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A "Nutritionally Hot" Recipe for Oatmeal
Alice Henneman, MS, RD, UNL Extension in Lancaster County
A steaming hot bowl of oatmeal provides a delicious - and healthy - start to a day. Eating oats may help protect against high blood cholesterol, diabetes, high blood pressure and obesity.
Here are three ideas to boost the nutrition further:
- Make oatmeal with calcium-rich milk instead of water. Follow the same directions given for water, just use milk instead.
- Kick the nutrition up another notch by serving oatmeal with antioxidant-rich berries, either fresh or frozen. Quickly thaw frozen berries and cool the oatmeal at same time by tossing the berries directly into each dish of hot oatmeal.
- Sprinkle oatmeal with cinnamon for sweetness and possible health benefits. Cinnamon is one of the sweeter spices and adds flavor without calories. With a dusting of cinnamon, a smaller amount or perhaps none at all of caloric sweeteners may be needed.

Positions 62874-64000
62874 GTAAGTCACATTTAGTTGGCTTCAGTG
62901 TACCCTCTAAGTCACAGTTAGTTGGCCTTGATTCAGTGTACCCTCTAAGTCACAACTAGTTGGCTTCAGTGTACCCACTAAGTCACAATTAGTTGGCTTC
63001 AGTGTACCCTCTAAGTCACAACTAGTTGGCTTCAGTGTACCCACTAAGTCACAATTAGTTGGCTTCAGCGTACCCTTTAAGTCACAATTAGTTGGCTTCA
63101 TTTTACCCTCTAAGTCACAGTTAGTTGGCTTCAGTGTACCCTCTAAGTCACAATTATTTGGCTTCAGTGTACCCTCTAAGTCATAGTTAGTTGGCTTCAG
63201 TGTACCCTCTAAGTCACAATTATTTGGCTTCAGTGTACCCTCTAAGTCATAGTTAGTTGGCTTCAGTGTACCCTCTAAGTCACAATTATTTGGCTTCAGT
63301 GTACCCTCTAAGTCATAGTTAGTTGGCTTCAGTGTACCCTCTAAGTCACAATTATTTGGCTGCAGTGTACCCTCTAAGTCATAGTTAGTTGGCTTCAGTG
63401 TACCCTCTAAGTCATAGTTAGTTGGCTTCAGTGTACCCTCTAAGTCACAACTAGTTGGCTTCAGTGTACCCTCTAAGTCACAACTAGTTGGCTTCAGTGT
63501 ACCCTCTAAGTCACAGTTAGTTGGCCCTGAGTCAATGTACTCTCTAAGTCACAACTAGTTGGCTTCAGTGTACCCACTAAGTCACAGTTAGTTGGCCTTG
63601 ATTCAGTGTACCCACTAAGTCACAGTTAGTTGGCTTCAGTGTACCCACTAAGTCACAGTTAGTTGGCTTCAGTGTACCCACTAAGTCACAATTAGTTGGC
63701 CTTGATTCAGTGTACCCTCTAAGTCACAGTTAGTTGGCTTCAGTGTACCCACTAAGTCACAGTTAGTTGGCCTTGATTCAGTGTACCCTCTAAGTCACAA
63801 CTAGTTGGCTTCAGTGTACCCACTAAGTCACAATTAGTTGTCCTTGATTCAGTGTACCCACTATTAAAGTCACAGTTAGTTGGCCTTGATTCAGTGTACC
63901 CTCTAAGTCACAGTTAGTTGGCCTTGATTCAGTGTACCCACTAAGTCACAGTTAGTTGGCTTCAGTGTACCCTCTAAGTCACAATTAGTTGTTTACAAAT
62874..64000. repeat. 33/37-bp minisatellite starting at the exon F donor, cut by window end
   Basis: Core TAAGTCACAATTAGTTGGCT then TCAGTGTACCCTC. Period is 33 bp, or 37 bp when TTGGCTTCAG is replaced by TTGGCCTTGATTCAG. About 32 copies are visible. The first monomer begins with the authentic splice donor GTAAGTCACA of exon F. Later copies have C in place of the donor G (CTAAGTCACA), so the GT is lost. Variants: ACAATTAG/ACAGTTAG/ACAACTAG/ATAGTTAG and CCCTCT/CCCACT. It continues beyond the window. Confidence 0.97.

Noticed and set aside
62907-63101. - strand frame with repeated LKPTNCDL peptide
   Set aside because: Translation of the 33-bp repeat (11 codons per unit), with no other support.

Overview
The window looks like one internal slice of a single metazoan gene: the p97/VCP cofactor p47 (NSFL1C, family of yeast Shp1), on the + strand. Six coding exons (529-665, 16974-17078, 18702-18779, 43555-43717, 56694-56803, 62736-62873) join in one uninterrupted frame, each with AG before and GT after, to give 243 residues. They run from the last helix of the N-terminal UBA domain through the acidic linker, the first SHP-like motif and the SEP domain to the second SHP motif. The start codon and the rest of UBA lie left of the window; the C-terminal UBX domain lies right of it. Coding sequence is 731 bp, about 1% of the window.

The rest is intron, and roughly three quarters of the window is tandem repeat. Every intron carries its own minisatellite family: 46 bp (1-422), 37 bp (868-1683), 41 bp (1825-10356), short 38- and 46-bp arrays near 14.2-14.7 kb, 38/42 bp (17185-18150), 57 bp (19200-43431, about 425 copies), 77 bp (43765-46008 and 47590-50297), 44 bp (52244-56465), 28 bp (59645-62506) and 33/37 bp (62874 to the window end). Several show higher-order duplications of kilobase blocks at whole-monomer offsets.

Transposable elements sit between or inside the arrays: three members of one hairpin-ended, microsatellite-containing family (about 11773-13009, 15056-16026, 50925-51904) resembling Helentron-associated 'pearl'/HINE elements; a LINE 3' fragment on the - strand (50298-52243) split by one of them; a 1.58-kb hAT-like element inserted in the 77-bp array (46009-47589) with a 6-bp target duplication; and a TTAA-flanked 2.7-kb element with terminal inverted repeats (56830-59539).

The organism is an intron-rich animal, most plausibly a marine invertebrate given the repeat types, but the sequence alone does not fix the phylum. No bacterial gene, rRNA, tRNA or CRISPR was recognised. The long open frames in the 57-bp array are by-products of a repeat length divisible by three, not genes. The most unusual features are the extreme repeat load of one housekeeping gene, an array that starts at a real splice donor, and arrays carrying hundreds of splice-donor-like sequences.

Some research indicates as little as 1/4 teaspoon to 1/2 teaspoon of cinnamon a day may help lower blood sugar, cholesterol and triglycerides. It also may improve insulin function, especially in people with type 2 diabetes. Large doses, however, could be harmful. If you're under treatment for high blood sugar, check with your healthcare provider before self-treating yourself with cinnamon as it could affect the level of medications you need.
Ever wonder about the difference between the different types of oatmeal?
- "Instant" oatmeal may have salt added to it--check the "Nutrition Facts" label if reducing dietary sodium is important for you.
- "Quick" or "quick-cooking" oatmeal will take slightly longer to cook than instant versions. It is usually made without added salt--check the "Nutrition Facts" label for sodium.
- "Old-fashioned" oats take longer to cook than instant and quick/quick-cooking oats and also are usually made without salt.